School was a painful experience for Augustine
Augustine never forgot the cruel and unrelenting dehumanization to which he and the other children were subjected, at school. He received no sympathy, not even from his parents, as he complained of the constant, brutal beatings he received from his teachers, when he refused to read, write or study his lessons. His mother, who almost idolized him, laughed along with his father, accepting this treatment as normal. As a little boy, he preferred to play and talk idly in class. He was later to criticize those who had punished him, those “men who did the same things themselves.” In his books, he condemned Roman Education; it had hit an even greater low, as it adopted the harsher customs of Africa. He wrote in his book, City of God:
“Who would not shrink back in horror and choose death, if he were given the choice between death and his childhood all over again.”
Carrying the scars of humiliation, the rest of his life, he feared the disapproval of others. Augustine excelled in school, but because of his even greater fear of ignorance, he was never quite satisfied with himself. He absorbed Latin like a sponge. Having a good memory, he needed only to hear something, to retain what he heard. He became drawn to the theater, and developed the art of speaking eloquently. This, God would use later for His Service. Instead of using these gifts, he was inattentive in class, displayed a surly attitude and engaged in, often leading others in, the most horrendous escapades. In spite of this, when Augustine reached fourteen, his teacher recognized his superior intelligence and recommended he go on with his studies in the humanities.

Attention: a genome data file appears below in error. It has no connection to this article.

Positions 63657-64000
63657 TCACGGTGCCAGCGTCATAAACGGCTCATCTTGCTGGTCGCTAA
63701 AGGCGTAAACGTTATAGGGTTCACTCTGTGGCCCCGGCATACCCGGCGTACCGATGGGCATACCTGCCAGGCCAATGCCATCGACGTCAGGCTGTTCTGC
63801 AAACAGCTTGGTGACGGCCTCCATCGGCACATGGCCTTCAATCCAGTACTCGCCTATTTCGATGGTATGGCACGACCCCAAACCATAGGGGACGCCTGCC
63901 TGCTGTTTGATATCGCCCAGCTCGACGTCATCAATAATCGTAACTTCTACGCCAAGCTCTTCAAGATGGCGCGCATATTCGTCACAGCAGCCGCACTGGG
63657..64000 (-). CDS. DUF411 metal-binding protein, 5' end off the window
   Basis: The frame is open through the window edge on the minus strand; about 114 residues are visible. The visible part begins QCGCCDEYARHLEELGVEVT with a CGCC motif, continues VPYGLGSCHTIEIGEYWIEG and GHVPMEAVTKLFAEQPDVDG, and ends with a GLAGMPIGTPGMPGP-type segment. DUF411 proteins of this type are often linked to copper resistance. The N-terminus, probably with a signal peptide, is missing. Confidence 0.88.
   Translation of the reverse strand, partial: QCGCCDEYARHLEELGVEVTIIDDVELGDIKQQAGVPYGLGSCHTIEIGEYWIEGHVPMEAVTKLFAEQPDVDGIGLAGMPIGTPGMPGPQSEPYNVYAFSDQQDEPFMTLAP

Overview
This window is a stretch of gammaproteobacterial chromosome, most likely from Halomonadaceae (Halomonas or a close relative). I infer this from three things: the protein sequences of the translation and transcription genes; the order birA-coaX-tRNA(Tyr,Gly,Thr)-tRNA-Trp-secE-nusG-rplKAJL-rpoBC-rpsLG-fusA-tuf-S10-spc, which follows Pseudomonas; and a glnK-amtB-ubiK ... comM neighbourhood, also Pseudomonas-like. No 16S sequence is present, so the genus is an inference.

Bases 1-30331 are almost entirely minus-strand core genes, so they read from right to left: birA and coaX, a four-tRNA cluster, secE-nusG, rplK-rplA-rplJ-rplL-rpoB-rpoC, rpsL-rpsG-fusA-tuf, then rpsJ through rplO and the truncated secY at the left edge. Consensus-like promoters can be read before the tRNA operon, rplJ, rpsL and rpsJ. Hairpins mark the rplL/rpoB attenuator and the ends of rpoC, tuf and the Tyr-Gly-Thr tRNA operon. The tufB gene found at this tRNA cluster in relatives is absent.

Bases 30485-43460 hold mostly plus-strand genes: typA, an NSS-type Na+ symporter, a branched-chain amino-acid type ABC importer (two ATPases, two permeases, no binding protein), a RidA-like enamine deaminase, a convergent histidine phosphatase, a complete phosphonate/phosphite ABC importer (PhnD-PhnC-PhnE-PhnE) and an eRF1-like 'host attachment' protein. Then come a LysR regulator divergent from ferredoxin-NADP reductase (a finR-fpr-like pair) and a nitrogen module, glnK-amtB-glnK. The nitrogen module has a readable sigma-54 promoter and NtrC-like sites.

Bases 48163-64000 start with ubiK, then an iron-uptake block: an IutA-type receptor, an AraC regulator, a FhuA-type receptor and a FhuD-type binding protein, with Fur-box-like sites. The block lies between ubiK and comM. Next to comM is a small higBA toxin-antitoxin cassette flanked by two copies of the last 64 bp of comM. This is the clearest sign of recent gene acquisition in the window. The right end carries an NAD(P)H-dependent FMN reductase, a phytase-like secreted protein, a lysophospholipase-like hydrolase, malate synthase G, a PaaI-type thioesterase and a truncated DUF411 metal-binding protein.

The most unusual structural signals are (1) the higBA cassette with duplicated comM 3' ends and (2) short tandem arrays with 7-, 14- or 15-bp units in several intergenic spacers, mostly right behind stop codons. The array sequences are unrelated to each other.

His parents were overjoyed and proud. The only problem was money! Although very successful, his father Patricius, was having a bad year. His false god, of politics and money, was letting him, and others of his class, down. He could be called by many names, but above all, he was a good father. So, making huge sacrifices, he sent Augustine to a school in Madaura, where he could continue his studies.
Having reached the age of fifteen, he turned his appetite, from childish game-playing, to the serious business of reading the works of Homer, Virgil, Cicero and Ovid. He was not aware why he preferred Virgil, at first. Augustine later discovered, what had most attracted him, was the stormy, turbulent side of human love, this poet aroused in him. He wept, as he read the writings again and again, becoming intoxicated by the passionate scenes so vividly painted by the pagan poets. He wrote,
“My one desire in those days was to love and be loved.”